Failing gracefully

Zappos CEO Tony Hsieh would be very proud.

He is the leader of transparency in business and admitting a failure and then detailing that failure for all to see and benefit from is quite admirable in my book.

That’s just what one Houston business owner did recently. You can read her story here.

She hosted a day workshop on social media for small business owners.

By her own admission, the event did not meet her financial expectations and probably should have waited a year to host such an event.

That took guts.

The truth is we all make mistakes. As business owners we don’t always make the best decisions. One great takeaway from college was this…as a leader sometimes you have to make a decision that you’ll have to go back and reverse because you didn’t have all the information. You make the best decision based on the information available at the time.

I also learned about control—normally viewed in a negative sense but I learned control in a business is a good thing. That simply means you get to correct in the moment. You don’t always have to shut everything down, you can control or correct in real time.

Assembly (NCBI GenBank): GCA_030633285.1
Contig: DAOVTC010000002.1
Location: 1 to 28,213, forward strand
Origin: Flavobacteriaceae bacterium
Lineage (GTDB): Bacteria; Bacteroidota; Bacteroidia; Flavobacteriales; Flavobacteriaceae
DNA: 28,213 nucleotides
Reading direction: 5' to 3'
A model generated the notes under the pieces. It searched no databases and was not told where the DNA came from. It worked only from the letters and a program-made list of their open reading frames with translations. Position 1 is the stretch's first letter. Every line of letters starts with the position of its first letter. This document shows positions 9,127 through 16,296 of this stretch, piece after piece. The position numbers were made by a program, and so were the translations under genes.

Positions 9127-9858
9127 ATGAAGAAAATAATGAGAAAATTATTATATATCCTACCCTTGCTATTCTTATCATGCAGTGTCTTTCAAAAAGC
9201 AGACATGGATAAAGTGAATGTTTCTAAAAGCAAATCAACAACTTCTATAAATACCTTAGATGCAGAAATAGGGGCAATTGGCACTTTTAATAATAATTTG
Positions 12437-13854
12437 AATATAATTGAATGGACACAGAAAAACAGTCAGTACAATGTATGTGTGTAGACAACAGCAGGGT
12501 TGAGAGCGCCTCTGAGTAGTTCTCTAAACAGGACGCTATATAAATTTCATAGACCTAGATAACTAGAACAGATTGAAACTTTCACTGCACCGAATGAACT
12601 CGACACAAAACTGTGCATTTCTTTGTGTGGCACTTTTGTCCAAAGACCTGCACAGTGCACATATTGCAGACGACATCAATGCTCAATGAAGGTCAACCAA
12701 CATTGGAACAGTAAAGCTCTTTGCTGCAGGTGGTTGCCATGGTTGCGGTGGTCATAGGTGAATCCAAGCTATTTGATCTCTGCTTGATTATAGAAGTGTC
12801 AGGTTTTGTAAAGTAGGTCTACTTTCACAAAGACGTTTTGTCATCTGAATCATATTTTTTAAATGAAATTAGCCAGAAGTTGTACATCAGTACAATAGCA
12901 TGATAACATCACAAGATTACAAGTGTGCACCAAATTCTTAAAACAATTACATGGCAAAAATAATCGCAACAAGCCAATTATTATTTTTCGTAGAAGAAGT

Anyone who is honest will tell you failures cost. They cost you time and sometimes they can cost you your reputation even if you do handle correctly. No one really sets out to fail but the lessons learned are invaluable. They set us up for the next big thing.

I’d be lying if I said every project I’ve executed went off without a hitch. But I did learn the art of communication and real-time correction and those two things can save a business owner.

So while you won’t ever completely avoid failure, you can always learn from them and even share them with others.

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